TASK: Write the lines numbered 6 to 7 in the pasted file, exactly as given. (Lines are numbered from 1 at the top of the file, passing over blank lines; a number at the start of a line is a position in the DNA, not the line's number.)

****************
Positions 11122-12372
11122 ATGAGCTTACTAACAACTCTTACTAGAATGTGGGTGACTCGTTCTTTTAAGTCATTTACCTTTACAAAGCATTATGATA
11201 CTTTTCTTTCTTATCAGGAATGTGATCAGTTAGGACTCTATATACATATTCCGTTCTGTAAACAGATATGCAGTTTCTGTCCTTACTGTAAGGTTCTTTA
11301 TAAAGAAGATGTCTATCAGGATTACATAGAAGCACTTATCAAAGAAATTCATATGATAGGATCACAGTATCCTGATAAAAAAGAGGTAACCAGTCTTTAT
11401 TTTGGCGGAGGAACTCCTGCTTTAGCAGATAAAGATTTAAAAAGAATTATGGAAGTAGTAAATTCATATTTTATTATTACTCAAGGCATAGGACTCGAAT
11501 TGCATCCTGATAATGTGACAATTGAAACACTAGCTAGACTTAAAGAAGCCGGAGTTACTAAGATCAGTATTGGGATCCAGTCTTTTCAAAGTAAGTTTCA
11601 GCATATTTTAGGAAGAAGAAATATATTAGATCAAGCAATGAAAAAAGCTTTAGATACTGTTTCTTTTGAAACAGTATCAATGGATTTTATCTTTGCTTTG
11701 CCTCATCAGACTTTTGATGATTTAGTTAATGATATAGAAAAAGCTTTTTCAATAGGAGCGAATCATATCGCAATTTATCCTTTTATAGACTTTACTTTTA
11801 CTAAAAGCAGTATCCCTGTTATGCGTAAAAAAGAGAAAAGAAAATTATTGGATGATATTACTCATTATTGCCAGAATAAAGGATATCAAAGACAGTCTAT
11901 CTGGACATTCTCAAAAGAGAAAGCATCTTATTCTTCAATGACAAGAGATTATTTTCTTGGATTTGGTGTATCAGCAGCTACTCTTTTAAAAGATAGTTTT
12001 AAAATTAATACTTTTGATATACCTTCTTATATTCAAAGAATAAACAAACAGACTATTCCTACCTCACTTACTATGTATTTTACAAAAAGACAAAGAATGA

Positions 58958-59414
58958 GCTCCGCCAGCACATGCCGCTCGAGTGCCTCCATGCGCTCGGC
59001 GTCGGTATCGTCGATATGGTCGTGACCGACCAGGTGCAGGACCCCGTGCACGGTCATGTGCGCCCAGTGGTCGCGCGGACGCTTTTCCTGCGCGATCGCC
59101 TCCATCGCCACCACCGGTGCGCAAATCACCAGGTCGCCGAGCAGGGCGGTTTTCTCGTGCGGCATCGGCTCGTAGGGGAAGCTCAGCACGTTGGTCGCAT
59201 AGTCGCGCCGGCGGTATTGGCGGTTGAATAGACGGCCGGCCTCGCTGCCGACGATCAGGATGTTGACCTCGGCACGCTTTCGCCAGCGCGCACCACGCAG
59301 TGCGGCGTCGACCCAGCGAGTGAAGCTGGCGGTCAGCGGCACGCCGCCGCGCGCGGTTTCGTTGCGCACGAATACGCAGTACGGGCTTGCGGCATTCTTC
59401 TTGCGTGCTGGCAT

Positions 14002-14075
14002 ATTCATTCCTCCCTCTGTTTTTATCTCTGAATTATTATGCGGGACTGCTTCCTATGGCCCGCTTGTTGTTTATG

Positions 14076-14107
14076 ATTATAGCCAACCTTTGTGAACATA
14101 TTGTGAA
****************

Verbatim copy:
11501 TGCATCCTGATAATGTGACAATTGAAACACTAGCTAGACTTAAAGAAGCCGGAGTTACTAAGATCAGTATTGGGATCCAGTCTTTTCAAAGTAAGTTTCA
11601 GCATATTTTAGGAAGAAGAAATATATTAGATCAAGCAATGAAAAAAGCTTTAGATACTGTTTCTTTTGAAACAGTATCAATGGATTTTATCTTTGCTTTG